To investigate this in more detail, we dug a bit deeper. During World Cup years, we could see that the share of IP around athletic shoes versus general sportswear is much larger when compared to the Olympics. At its lowest, patents involving athletic footwear made up less than 20% of the innovation. But during the 2014 World Cup, half of the patents in the athletics space were directed toward athletic footwear. These descriptive analytics could inform supply chain strategy or help encourage increased investment in footwear R&D at certain periods during the cyclical patent trend (i.e., in response to the increased competition seen during World Cup years).
With our scientific analytics capabilities, we went even deeper into the data to uncover actionable insights about specific materials used to manufacture the footwear. This includes challenging some preconceived notions in the industry and providing a glimpse into what future sports footwear might be made with.
For example, it is well-known that for high-performance athletics wear, there has been a general shift away from natural materials to synthetic polymers. For footwear in particular, there is an ongoing quest for lighter shoe uppers that wick moisture and are also waterproof—synthetics have been preferred over leather for these reasons.
However, our analysis of patenting trends in the athletics industry reveals a new trend in the materials market that has been historically dominated by conventional synthetic materials, such as nylon and polyester. Like virtually every other industry, athletics and sporting goods are pushing toward being “greener.” As such, patent filings related to these synthetic materials have declined over time, as they are not as environmentally friendly as natural alternatives.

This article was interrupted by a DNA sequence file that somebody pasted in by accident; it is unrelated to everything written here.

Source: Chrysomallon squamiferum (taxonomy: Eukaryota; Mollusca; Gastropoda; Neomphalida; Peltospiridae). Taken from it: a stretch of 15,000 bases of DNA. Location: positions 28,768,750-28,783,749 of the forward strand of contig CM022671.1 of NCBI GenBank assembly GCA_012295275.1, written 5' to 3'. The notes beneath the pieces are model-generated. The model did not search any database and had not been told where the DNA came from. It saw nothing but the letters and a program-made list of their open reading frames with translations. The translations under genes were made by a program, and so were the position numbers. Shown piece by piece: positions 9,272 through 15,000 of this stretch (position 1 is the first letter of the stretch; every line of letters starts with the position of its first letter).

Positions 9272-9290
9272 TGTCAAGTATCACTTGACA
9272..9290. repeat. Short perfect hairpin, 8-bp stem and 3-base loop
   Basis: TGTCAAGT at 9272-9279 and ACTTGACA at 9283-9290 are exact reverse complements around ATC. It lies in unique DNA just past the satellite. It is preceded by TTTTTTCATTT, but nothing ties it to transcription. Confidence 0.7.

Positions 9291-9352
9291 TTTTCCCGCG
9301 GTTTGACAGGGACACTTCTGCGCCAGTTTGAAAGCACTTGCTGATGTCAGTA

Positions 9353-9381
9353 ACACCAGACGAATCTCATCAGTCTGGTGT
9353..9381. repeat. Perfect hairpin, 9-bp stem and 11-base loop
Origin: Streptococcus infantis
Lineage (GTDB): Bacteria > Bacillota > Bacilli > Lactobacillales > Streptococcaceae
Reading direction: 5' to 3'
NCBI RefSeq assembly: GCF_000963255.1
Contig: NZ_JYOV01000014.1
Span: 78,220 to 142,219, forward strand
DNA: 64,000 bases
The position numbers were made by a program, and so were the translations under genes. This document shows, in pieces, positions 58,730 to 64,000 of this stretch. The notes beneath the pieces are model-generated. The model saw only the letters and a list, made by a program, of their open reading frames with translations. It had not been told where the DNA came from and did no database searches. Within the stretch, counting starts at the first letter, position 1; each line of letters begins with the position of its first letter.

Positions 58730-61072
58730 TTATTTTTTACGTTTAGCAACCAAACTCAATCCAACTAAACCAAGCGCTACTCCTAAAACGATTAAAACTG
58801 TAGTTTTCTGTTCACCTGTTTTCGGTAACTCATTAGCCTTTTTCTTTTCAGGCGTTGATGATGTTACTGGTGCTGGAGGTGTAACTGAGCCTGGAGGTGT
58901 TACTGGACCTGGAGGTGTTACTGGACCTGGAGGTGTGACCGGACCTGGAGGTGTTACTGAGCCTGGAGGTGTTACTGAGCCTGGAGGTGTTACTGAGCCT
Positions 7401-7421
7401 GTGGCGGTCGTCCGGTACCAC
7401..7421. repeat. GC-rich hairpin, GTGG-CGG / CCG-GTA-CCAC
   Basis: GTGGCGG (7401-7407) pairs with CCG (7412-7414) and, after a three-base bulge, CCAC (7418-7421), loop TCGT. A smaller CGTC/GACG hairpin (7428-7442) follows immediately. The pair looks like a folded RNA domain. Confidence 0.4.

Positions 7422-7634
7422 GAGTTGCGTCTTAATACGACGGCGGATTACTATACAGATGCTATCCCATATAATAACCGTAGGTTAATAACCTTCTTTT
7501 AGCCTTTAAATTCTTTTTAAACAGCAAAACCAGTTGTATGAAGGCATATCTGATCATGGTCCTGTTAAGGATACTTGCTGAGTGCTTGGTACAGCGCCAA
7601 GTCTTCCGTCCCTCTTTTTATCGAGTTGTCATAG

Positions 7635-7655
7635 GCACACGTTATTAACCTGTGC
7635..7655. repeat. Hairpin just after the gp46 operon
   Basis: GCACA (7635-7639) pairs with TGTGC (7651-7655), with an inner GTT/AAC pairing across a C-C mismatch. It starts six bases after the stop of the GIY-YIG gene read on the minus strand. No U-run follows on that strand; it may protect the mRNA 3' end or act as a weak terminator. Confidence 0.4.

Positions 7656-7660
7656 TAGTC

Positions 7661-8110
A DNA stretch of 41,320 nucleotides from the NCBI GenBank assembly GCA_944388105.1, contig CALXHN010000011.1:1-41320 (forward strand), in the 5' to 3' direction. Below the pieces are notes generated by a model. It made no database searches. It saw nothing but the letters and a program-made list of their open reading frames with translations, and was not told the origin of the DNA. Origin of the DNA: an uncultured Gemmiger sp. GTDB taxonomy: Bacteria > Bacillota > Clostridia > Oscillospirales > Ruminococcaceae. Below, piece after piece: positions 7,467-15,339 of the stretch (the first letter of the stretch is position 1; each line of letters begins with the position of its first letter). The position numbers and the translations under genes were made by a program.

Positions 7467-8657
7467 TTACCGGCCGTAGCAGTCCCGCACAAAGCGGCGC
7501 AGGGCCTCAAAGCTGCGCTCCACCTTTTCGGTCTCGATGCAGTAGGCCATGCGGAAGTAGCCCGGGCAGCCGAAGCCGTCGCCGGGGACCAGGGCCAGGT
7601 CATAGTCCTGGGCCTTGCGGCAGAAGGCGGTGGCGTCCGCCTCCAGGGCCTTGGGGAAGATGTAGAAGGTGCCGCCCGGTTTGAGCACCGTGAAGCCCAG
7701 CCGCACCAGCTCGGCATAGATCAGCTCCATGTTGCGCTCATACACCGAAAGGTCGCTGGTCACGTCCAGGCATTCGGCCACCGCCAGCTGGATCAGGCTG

This does not mean that natural materials alone are making a comeback. Instead, there is a trend suggesting that blended natural fiber materials are becoming more prevalent. This includes combining wool and plant fibers with synthetic materials to create hybrid materials with better moisture wicking, body temperature management and odor control. These insights suggest that a combination of natural and synthetic fibers will be a critical component of innovation in the athletic space.
The cyclical nature of patenting in the athletics industry, the increasing focus on footwear, and the shift toward blended materials are important to businesses in the athletics industry for a number of reasons. Understanding patenting cycles can be a competitive advantage to those looking to be first movers, and knowing how innovation aligns with certain sporting events can guide effective deployment of R&D and advertising investment. Moreover, analyses showing the growth of natural and synthetic blends can drive R&D teams to design future-forward athletic materials and redirect supply chain strategies.
Uncovering trends in sports science is just one application where analytics tools and expertise can be implemented. By combining our high-quality, human-indexed patent data with our customers’ internal datasets, we help them answer the unique questions most relevant to their organization, providing a clearer picture of their current innovation landscape upon which to base their strategies.